Many terms in day-to-day professional use by geologists are unfamiliar or vaguely familiar to nongeologists. Although the attempt has been made to minimize such usage in this report, some semitechnical jargon is inevitable in any discussion of technical matters. The following short glossary is not intended to be definitive, but it should help clarify most of the terms that are apt to be stumbling blocks. Many of the definitions have been borrowed, with slight modification, from a "Glossary of Selected Geologic Terms" by W. L. Stokes and D. J. Varnes, published in 1955 by the Colorado Scientific Society, Denver, Colo.
Amphibolite, a metamorphic rock of medium to coarse grain composed chiefly of a mineral of the amphibole group (generally hornblende) and plagioclase feldspar.
Anticline, a convex-upward fold; that is, one in which the limbs or sides slope away from the crest, like an inverted trough.
Ash flow, a hot turbulent mixture of gas and volcanic dust erupted down the slope of a volcano; on coming to rest, commonly compacts into a hard coherent rock. See also "Welded tuff."
Badland, an area of intricate erosional dissection, nearly free of vegetation and characterized by steep slopes, sharp ridge lines, and a maze of ravines or gullies. Badlands are abundant in Mancos Shale terranes west of the Black Canyon.
Bedding, the arrangement of rocks, especially sedimentary rocks, in layers or strata.
Breccia, a consolidated rock composed of angular rock fragments. Volcanic breccias are abundant in the West Elk and San Juan Mountains.
Competence, as applied to streamscapacity to transport debris; as applied to rocksresistance to deformation or capacity to transmit stress.
Conglomerate, a rock, the consolidated equivalent of gravel.
Crossbedding, a diagonal arrangement of layering in sedimentary rock in which layers are inclined at various angles to more general planes of stratification. In the Black Canyon area, common in sandstones of the Junction Creek, Morrison, Burro Canyon, and Dakota Formations.
Desert varnish, a dark-colored surface stain or crust of iron or manganese oxide, coating exposed rock surfaces in desert or semiarid regions.
Diabase, a dense dark-colored igneous rock composed essentially of augite and plagioclase. Forms large dikes in Black Canyon area.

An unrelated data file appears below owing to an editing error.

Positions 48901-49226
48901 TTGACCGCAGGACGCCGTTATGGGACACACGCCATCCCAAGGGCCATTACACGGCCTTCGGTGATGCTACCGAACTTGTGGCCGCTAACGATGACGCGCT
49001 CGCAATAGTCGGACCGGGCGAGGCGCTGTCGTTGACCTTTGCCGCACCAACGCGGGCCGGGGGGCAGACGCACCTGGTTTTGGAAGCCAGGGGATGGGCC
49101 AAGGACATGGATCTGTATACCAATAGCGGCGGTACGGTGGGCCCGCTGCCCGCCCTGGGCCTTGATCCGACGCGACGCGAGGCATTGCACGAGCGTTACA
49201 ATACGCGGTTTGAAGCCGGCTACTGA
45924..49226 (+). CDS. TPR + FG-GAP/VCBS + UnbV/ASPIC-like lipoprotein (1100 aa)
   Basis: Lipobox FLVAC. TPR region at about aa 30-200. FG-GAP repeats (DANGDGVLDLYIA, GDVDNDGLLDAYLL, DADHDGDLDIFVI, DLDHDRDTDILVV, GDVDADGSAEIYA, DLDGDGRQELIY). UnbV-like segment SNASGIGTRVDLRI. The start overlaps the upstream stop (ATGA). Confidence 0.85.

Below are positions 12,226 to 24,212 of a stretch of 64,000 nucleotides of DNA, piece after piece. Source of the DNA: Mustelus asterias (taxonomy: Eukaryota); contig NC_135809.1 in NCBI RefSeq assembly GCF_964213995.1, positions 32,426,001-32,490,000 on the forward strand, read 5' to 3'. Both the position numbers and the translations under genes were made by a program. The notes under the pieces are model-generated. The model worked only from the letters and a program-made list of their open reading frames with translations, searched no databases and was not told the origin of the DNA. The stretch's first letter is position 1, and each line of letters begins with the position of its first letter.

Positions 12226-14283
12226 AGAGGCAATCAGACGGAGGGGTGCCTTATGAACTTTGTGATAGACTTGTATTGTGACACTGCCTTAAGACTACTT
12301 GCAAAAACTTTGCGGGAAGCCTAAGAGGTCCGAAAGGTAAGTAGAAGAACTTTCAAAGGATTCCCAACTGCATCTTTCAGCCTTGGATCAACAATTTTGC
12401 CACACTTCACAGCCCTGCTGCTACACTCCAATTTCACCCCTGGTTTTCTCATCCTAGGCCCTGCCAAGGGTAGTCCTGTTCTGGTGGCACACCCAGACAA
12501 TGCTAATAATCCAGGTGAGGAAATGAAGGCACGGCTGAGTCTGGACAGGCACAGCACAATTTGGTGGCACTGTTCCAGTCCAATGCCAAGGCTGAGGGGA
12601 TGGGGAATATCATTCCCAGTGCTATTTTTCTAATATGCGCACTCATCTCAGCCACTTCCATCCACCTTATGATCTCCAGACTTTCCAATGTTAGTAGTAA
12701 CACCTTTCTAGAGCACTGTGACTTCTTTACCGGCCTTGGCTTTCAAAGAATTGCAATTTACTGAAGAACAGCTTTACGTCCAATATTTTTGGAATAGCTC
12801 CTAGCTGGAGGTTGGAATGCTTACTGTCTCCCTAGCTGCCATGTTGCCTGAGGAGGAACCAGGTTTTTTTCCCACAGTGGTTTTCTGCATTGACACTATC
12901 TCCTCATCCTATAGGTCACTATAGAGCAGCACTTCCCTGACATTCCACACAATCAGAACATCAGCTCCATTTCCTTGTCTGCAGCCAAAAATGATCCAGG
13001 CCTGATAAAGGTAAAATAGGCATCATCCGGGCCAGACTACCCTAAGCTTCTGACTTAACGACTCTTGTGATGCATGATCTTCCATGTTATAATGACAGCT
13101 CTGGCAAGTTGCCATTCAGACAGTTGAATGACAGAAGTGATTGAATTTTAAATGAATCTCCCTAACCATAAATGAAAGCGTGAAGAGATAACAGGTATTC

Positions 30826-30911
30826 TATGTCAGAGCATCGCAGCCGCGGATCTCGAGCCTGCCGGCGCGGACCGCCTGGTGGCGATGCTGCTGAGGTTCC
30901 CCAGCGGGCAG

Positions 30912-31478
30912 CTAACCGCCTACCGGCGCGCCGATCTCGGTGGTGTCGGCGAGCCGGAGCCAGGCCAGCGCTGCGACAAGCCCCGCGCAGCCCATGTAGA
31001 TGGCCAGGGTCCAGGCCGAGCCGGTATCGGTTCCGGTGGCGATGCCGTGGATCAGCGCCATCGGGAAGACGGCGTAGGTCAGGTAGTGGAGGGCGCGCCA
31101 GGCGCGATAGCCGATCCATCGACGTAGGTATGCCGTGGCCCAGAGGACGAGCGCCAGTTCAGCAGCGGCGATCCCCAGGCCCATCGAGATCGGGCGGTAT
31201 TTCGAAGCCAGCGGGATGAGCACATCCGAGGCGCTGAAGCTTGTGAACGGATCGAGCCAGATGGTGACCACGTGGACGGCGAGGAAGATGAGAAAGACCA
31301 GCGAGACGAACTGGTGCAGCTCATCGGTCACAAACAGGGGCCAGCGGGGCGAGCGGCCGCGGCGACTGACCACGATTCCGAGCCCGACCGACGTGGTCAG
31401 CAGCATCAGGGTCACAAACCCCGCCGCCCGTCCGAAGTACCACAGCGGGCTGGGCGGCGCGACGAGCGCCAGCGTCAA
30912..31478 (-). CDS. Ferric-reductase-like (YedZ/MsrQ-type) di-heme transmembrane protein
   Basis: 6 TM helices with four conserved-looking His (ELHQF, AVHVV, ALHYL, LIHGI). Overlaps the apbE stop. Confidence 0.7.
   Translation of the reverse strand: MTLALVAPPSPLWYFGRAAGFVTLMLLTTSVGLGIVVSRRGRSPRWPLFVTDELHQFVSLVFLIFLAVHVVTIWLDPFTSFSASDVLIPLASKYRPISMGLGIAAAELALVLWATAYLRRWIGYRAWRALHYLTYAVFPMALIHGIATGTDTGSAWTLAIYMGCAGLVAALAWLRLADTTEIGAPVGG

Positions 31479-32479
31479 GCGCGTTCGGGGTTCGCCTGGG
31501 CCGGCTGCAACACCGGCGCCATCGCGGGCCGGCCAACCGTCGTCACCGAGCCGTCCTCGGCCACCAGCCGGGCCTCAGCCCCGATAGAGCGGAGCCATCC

Dike, a sheetlike body of igneous rock intruded while molten into fissures in other rocks. Very abundant in the Black Canyon.
Dip, in structural geology, the angle between a sloping plane, such as a bedding plane or a fault, and an imaginary horizontal plane.
Eolian, pertaining to the wind.
Fault, a fracture in the earth's crust along which there has been movement parallel to the fracture plane.
Fault block, a mass of rock bounded laterally by faults.
Fold, a bend or flexure in layered rock. See also "Anticline," "Monocline," and "Syncline."
Foliation, layering or lamination in metamorphic and igneous rocks.
Gneiss, a layered metamorphic rock having alternate layers of visibly unlike mineral composition, especially, feldspar-rich layers alternating with mica-rich layers.
Gradient, as applied to streams, the inclination of the bed.
Granite, in a strict sense, a visibly granular igneous rock of interlocking texture composed essentially of alkalic feldspar and quartz, commonly with a small percentage of mica or hornblende.
Igneous rock, a rock formed by solidification of hot molten material, either at depth in the earth's crust or erupted at the earth's surface.
Joint, a fracture along which there has been little or no movement parallel with the fracture plane.
Laccolith, a lens- or dome-shaped mass of igneous rock injected between strata so as to distinctly updome its roof.
Laramide orogeny, the mountain-forming episode in which the Rocky Mountains were uplifted.